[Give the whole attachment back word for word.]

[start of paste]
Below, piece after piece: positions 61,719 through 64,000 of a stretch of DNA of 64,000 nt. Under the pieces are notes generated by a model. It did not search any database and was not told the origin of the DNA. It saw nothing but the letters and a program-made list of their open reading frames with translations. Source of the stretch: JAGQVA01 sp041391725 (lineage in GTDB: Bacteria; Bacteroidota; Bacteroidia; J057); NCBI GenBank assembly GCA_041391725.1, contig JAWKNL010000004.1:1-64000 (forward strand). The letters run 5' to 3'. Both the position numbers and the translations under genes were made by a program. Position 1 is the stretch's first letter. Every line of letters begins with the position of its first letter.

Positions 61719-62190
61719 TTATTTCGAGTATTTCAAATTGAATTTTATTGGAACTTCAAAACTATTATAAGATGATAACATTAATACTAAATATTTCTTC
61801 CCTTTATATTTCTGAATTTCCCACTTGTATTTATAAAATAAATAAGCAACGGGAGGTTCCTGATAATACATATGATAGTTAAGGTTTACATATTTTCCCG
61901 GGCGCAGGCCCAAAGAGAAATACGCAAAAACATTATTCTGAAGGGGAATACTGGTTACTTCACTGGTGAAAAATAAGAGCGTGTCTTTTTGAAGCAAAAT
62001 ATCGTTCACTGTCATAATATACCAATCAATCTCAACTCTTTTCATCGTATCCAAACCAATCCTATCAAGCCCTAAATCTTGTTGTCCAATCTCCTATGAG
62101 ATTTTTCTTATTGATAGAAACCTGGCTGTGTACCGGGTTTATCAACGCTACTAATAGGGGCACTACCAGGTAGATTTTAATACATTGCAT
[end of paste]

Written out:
Below, piece after piece: positions 61,719 through 64,000 of a stretch of DNA of 64,000 nt. Under the pieces are notes generated by a model. It did not search any database and was not told the origin of the DNA. It saw nothing but the letters and a program-made list of their open reading frames with translations. Source of the stretch: JAGQVA01 sp041391725 (lineage in GTDB: Bacteria; Bacteroidota; Bacteroidia; J057); NCBI GenBank assembly GCA_041391725.1, contig JAWKNL010000004.1:1-64000 (forward strand). The letters run 5' to 3'. Both the position numbers and the translations under genes were made by a program. Position 1 is the stretch's first letter. Every line of letters begins with the position of its first letter.

Positions 61719-62190
61719 TTATTTCGAGTATTTCAAATTGAATTTTATTGGAACTTCAAAACTATTATAAGATGATAACATTAATACTAAATATTTCTTC
61801 CCTTTATATTTCTGAATTTCCCACTTGTATTTATAAAATAAATAAGCAACGGGAGGTTCCTGATAATACATATGATAGTTAAGGTTTACATATTTTCCCG
61901 GGCGCAGGCCCAAAGAGAAATACGCAAAAACATTATTCTGAAGGGGAATACTGGTTACTTCACTGGTGAAAAATAAGAGCGTGTCTTTTTGAAGCAAAAT
62001 ATCGTTCACTGTCATAATATACCAATCAATCTCAACTCTTTTCATCGTATCCAAACCAATCCTATCAAGCCCTAAATCTTGTTGTCCAATCTCCTATGAG
62101 ATTTTTCTTATTGATAGAAACCTGGCTGTGTACCGGGTTTATCAACGCTACTAATAGGGGCACTACCAGGTAGATTTTAATACATTGCAT